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Hippie life returns to Virginia City

Sam Bauman
Appeal Entertainment Editor
Courtesy Photo Dan Hicks
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In the spring of 1965, Dan Hicks became the drummer for a nascent San Francisco folk-rock group called The Charlatans, more of a concept than a working band.

They found employment that summer as the house band at the newly opened Red Dog Saloon in Virginia City. The popular hallucinogen-fueled dances held at the Red Dog were the direct inspiration for the legendary psychedelic San Francisco dance hall scene that then blossomed.

Thus, the Age of the Hippie was born.

Today, Hicks doesn’t take credit for that golden era, but in many ways he personifies it. Hicks and his Hot Licks band are legendary in Virginia City. They’ll be at Piper’s Opera House as part of the Hippie Weekend, being celebrated April 4-5. The band will preview some new songs from their upcoming album.

“Songwriting and song-gathering can be a lifelong process,” says Dan, who with his Hot Licks will present an evening of their original folk-swing as well as a rare “sneak-peek” of brand new Dan Hicks songs to be featured on their upcoming album.

“The well is not dry” says Dan, who claims to have found three new rhymes for the word orange.

This rare performance begins at 7 p.m. Tickets are $25 and $30. Call 847-0433.

Hicks is a true original with his proto-psychedelia to western swing and jazz; from Tin Pan Alley to country blues. The original Hicks and the Hot Licks recorded five ground-breaking and Billboard-charting records for the Warner Bros., Columbia and Blue Thumb labels. They toured worldwide and Dan appeared on the cover of Rolling Stone Magazine three times.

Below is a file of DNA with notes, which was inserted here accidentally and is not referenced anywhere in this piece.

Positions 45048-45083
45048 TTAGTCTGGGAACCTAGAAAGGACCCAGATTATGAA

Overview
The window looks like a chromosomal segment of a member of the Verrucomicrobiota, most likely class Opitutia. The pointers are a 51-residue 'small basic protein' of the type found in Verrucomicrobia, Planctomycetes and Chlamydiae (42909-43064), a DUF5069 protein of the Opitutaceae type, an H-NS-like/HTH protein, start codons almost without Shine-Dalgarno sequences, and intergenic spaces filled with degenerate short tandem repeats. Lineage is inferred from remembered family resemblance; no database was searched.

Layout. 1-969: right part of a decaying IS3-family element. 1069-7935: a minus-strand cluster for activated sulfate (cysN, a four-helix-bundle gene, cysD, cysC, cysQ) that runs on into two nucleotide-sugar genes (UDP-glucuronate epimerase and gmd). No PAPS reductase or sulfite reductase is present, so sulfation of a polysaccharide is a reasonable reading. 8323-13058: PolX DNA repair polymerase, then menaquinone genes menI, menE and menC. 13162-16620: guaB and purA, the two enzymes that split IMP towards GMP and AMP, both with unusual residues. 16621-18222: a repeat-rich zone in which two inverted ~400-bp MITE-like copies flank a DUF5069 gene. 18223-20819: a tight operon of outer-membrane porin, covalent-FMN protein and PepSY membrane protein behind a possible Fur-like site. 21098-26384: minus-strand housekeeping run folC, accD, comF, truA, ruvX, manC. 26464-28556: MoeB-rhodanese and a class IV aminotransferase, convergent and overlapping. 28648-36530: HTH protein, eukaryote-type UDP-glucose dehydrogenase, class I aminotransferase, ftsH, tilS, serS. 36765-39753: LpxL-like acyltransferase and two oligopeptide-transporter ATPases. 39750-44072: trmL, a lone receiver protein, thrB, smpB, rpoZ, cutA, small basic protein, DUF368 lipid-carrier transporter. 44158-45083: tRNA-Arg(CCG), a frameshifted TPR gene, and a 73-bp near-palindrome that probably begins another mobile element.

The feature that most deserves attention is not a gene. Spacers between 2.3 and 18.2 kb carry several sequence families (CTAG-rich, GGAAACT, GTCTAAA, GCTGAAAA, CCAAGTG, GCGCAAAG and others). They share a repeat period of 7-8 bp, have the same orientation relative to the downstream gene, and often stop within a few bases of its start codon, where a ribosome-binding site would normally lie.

The newest Hicks rebirth was the wildly successful “Beatin’ the Heat” in 2000, featuring collaborations with Bette Midler, Elvis Costello, Tom Waits, Rickie Lee Jones and Brian Setzer.

That was followed by the live CD “Alive & Lickin'” in 2001, and the 2003 CD/DVD “Dan Hicks and The Hot Licks Featuring An All Star Cast of Friends.”

That project reunited Hicks with virtually every musician he has ever played and recorded with.

Then 2005 brought the newest studio release “Selected Shorts” featuring special guests Willie Nelson, Jimmy Buffett, Gibby Haynes, Jim Keltner and Van Dyke Parks.

Today, Hicks is a bit more mellow, but he’s still happy playing his “low-volume lite folk rock,” he said by phone from his California home. “It all goes back to 1965 and the Red Dog.” He plays in the area at times and when he does he always tries “to make a stop in Virginia City to see the old Red Dog refurbished.”

He’s played in Carson City the last couple of years, at the Brewery Arts Center Jazz Festival and a concert behind Adele’s. He’ll be bringing five friends with him to help keep the “low-vol” sound ripping.

“Rockin’ at the Dog – The Dawn of Psychedelic Rock” (formerly on VHS as “The Life and Times of the Red Dog Saloon”) is a DVD documentary by Mary Works that will be shown at Piper’s

Hicks and His Hot Licks (Sid Page, Naomi Ruth Eisenberg, Jamie Leopold, John Girton and Maryann Price) produced a musical genre, unique in 1969. As the psychedelic era crashed in a tangle of feedback, smoking amps and torched guitars, Hicks and his Hot Licks continue to play their own music.

• Contact Sam Bauman at sbauman@nevadaappeal.com or 881-1236.

if you go

what: Hippie Days in Virginia City, featuring Dan Hicks and the Hot Licks, a video documentary about the Red Dog Saloon and a “Hope for Peace” parade at noon

where: Virginia City’s Piper’s Opera House

when: April 4-5

Cost: $25 for the Piper’s show